Mediterranean Diet May Preserve Brain Structural Connectivity

Megan Brooks

August 07, 2015

The Mediterranean diet may help preserve structural connectivity in the brain in older adults, results of a French study hint.

Greater adherence to the Mediterranean diet was associated with preserved microstructure in extensive areas of the white matter up to a decade later, the study team found. And this appeared to be related to strong cognitive benefit, equal to up to 10 years of delayed cognitive aging for those with the greatest adherence, they say.

"This is to our knowledge the first study investigating the associations of the Mediterranean diet to brain structure in humans, focusing not only on grey matter volume but also on white matter architecture (a more novel marker of brain health)," Cecilia Samieri, PhD, from University of Bordeaux, France, told Medscape Medical News.

Dr Cecilia Samieri

"The findings give mechanistic clues on the link between the Mediterranean diet and lower cognitive aging which have been suggested in previous research," she said.

The study was published online July 16 in Alzheimer's & Dementia.

White Matter Preservation

The Mediterranean diet has been associated with a lower risk for Alzheimer's disease, but the underlying mechanisms have been unclear.

The new findings are based on 146 nondemented older adults in the Bordeaux Three-City study, a prospective cohort initiated in 1999-2000 to study vascular risk factors for dementia. Participants provided information on their diet in 2001-2002 (at a mean age of 73 years), underwent brain MRI an average of 9 years later (including diffusion tensor imaging), were free of tumor or major cerebrovascular pathology at MRI, and had no missing data for key potential confounding factors.

On the basis of dietary assessment, 26% of participants had a low Mediterranean diet (MedDi) score of 0 to 3, indicating poor adherence to the diet; 47% had medium scores (4 or 5); and 27% had higher scores (6 to 8) representing the best adherence to the diet.

Compared with those who had medium or high MeDi scores, those with low scores were more apt to be smokers and had slightly higher body mass index. They also got less regular physical activity, although the difference was not statistically significant. Age, education, APOE4 carrier status, history of cardiovascular disease, hypertension, and hypercholesterolemia were similar in the three MedDi adherence categories.

In adjusted analysis, there was no significant association between the MedDi score and grey matter or white matter volume. However, there was a strong association between the MedDi and diffusion tensor imaging patterns, suggesting that higher MeDi adherence was associated with a "general pattern of preserved WM [white matter] microstructure in multiple bundles," the researchers say. And preserved white matter microstructure with higher adherence to the MedDi "appeared to delay cognitive aging by up to 10 years."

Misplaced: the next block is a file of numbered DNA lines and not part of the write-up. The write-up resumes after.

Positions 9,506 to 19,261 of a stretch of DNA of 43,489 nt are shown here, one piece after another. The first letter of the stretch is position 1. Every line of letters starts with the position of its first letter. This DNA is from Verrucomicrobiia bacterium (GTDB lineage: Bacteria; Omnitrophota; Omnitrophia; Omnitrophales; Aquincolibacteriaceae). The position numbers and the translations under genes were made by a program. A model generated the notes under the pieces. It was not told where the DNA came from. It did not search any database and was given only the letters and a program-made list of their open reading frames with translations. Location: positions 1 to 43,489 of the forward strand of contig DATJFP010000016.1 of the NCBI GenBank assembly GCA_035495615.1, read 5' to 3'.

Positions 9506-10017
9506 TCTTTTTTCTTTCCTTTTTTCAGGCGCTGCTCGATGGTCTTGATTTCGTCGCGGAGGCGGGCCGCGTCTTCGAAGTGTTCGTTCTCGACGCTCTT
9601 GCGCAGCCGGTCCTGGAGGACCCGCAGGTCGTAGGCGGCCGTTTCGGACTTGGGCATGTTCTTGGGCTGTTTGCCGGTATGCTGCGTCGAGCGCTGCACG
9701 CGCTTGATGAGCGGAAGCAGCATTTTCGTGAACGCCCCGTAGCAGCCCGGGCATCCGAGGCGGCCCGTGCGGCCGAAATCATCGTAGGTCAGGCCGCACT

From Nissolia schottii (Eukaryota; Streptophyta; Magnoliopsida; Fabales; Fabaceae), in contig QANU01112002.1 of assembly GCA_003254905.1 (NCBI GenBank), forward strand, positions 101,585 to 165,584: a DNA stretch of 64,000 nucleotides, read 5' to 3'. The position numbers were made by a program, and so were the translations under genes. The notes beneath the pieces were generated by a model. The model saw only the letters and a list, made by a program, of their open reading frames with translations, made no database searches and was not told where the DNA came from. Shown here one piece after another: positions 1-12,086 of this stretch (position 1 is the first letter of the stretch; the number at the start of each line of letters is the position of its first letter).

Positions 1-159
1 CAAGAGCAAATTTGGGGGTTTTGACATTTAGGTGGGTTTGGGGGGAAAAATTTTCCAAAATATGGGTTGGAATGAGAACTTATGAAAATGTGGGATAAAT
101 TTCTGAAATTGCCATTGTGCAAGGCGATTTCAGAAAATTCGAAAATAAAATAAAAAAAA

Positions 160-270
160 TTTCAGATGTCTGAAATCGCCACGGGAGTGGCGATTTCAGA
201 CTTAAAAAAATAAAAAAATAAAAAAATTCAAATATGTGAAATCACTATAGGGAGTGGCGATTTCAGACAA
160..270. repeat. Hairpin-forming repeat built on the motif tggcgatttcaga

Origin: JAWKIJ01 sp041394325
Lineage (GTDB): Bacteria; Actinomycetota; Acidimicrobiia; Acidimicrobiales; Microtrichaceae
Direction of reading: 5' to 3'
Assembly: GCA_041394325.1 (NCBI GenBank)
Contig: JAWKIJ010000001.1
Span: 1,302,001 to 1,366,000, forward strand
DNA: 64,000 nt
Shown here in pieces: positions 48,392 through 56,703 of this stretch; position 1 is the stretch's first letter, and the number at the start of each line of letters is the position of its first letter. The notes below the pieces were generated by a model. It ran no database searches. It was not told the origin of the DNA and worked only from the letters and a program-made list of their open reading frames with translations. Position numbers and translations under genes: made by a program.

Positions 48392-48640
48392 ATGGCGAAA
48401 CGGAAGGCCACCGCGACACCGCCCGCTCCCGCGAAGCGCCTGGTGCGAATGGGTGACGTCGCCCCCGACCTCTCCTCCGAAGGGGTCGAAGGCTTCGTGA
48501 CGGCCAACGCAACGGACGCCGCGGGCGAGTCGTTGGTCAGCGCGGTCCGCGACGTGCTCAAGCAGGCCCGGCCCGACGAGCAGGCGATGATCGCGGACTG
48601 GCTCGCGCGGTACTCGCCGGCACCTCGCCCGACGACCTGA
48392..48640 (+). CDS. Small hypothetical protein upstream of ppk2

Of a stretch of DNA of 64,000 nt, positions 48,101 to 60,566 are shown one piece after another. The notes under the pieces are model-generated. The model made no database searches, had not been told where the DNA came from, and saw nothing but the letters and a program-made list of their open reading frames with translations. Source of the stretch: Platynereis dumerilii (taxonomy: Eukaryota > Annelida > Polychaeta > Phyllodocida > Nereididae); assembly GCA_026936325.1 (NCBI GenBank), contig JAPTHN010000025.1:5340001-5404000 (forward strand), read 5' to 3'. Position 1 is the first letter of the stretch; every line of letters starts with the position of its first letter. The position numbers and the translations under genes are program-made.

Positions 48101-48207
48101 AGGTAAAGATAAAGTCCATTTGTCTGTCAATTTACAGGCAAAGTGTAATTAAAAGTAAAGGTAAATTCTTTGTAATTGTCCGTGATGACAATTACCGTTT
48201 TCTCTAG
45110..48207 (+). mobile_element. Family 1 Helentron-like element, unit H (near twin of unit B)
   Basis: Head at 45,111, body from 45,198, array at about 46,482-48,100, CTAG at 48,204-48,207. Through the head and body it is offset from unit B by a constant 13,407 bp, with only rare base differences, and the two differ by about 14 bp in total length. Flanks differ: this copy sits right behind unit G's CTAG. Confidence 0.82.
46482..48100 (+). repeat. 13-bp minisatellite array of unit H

"Our results suggest that the Mediterranean diet helps preserve the connections between neurons, which appear to be damaged with aging, vascular brain diseases and neurodegenerative diseases such as Alzheimer's dementia," Dr Samieri told Medscape Medical News.

"In addition, the regions which appeared preserved with greater adherence to the Mediterranean diet were extended and were not specific to a particular disease, suggesting that the Mediterranean diet may have the potential to prevent not only stroke (as previously demonstrated with the PREDIMED [Prevención con Dieta Mediterránea] trial) but also multiple age-related brain pathologies," she added.

The added finding that none of the individual components of the Mediterranean diet was strongly associated with imaging results "supports our hypothesis that overall diet quality may be more important to preserve brain structure than any single food," they write.

Findings Plausible

In an interview with Medscape Medical News, Keith Fargo, PhD, director of scientific programs and outreach at the Alzheimer's Association, said this study suggests that the Mediterranean diet may help preserve structural connectivity in the brain, and the authors suggest this may be mediated by a favorable effect on the vascular system in the brain.

These findings and conclusions are "sensible," Dr Fargo said. "One study can't tell the whole story, but it is consistent with the idea that the Mediterranean diet may have some beneficial effect for your brain vasculature, which could account for some of the cognitive effects some studies are seeing."

Dr Fargo said it's important to note that the study was small and diet was assessed only at one time point and brain structure measured 9 years later. "Whether patients maintained the Mediterranean diet over time is unknown," he said.

"This is an observational not an interventional study, which is ultimately needed to determine whether there really is an effect. There may be something else about people that makes them both more likely to eat a Mediterranean diet and more likely to have preserved white matter structure as they age," Dr Fargo said.

Nonetheless, he said, the findings support a growing literature indicating that diet does matter to brain health.

Alzheimers Dement. Published online July 16, 2015. Abstract


Comments on Medscape are moderated and should be professional in tone and on topic. You must declare any conflicts of interest related to your comments and responses. Please see our Commenting Guide for further information. We reserve the right to remove posts at our sole discretion.